4. CODE OF PRACTICE
BHIDAPA will publish a Code of Practice that complies with EIATSCYP and EAIP, which is appropriate for practitioners of that organization and their clients. The purpose of the Code of Conduct is to clarify and extend the general principles set out in the Code of Ethics of the organization as well as the practical application of the principles. All psychotherapists, BHIDAPA members are also members of EIATsCYP and EAIP and are required to adhere to the Code of Practice.
5. APPEAL PROCEEDINGS
BHIDAPA has a Complaints Procedure including information about the acceptability or otherwise of a complaint made by a third party against a practitioner; approved by BHIDAPA and appropriate for practitioners and their clients. The purpose of the Complaint Procedure is to provide practitioners and their clients with clear information about the complaint procedure and the process involved in the complaint. All therapists must adhere firmly to the Appeal Procedure of their organization or umbrella organization, if any.
5.1. Filing a complaint: The complaining client is advised to contact BHIDAPA.
5.2. Receiving a Complaint: The complaining organization will ensure that the therapist is informed as soon as possible and that the therapist or complainant is informed of the complaint procedure.
5.3. Complaint: After completion of the Complaint Procedure within the organization, the timeframe of the procedure should be stated, stating the deadlines, reasons and procedures.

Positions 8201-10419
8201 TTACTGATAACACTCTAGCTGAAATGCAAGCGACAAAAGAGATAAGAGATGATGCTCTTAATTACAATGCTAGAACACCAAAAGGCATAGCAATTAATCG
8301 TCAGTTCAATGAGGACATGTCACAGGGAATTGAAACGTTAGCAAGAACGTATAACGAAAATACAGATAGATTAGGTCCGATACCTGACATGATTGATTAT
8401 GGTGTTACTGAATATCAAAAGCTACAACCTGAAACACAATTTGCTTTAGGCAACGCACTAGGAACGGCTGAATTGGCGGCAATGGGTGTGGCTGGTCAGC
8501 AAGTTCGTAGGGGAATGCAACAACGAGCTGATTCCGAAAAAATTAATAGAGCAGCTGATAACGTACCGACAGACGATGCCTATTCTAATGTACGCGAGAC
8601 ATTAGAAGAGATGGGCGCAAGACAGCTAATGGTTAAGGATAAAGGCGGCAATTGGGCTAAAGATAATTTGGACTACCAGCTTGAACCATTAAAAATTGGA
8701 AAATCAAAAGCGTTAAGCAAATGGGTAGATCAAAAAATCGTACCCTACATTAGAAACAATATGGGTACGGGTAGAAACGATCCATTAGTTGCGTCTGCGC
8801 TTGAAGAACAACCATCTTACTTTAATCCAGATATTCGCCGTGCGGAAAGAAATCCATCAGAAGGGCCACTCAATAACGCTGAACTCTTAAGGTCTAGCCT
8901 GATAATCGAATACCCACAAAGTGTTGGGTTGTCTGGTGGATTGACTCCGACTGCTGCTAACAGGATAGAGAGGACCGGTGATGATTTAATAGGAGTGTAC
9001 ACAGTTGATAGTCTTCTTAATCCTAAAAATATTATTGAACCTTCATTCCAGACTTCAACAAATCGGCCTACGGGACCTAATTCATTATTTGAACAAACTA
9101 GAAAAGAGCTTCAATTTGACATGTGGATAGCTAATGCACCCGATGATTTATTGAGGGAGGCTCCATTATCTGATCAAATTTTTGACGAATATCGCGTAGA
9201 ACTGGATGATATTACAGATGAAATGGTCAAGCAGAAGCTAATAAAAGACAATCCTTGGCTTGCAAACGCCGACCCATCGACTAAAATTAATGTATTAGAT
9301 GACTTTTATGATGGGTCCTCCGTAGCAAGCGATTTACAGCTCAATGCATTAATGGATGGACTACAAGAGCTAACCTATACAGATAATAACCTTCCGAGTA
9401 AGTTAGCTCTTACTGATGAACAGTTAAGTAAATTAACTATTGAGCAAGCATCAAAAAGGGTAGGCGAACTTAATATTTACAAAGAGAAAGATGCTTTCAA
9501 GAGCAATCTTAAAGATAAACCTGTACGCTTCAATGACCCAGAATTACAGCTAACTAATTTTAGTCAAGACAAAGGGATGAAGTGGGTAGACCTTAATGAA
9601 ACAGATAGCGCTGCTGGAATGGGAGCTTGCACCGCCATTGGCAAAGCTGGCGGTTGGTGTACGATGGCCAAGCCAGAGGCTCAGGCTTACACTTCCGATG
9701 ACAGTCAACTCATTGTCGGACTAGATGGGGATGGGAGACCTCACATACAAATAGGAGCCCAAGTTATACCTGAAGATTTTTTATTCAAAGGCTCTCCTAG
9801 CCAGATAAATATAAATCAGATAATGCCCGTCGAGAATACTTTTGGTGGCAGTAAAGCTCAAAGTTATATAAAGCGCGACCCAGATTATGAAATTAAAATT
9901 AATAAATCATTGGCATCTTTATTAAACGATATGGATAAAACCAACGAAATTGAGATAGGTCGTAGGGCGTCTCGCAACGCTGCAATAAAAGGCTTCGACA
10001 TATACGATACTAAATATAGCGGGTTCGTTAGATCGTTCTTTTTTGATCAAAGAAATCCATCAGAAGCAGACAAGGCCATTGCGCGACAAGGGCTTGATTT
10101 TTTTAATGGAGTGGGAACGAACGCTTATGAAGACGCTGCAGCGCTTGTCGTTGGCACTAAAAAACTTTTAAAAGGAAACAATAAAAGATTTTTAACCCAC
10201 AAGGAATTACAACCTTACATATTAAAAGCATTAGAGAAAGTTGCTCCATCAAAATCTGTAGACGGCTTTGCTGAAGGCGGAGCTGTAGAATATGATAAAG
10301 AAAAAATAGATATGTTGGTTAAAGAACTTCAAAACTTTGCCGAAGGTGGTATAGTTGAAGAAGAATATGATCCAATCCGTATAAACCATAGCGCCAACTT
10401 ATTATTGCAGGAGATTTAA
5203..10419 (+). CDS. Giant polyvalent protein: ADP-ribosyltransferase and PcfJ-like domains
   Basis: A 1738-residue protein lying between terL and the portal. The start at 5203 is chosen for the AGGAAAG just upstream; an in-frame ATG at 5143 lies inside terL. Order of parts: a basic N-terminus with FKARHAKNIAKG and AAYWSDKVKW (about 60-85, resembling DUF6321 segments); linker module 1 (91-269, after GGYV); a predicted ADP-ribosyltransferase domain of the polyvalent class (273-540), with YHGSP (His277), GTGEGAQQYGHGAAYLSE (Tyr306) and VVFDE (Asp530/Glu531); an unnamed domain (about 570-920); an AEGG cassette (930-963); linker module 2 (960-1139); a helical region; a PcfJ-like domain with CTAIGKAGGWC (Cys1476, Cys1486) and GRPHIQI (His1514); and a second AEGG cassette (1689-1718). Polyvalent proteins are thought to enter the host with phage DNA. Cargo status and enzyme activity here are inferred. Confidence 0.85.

5.4. BHIDAPA Reports: If an appeal is accepted, BHIDAPA will notify the umbrella organization of EIATSCYP and EAIP.
5.5. Complaints and Verdicts Accepted: Psychotherapists/counselors/supervisors are required to inform BHIDAPA if they are objected to in another member organization, if they have been convicted of any criminal offense that may be reported or if litigation is directed against them with their work as a psychotherapist/counselor/supervisor.
5.6. Colleagues ‘behavior: Colleagues who find their colleagues’ behavior inappropriate or inconsistent with the Ethics of the organization are required to file a complaint within BHIDAPA, a member of EIATSCYP and EAIP.
5.7. The resignation of a member of the organization should not interfere with the investigation process as long as the alleged misconduct occurred during that person’s membership.
Psychotherapists/counselors/supervisors suspended or expelled from BHIDAPA were automatically expelled as members from EIATSCYP and EAIP.
7. MONITORING COMPLAINTS
BHIDAPA Member is obliged to annually inform EIATSCYP and EAIP of the number of complaints received, also the nature of their content and the timetable of the decision.
8. ETHICAL PRINCIPLES AND CONCERNS IN WORKING WITH CHILDREN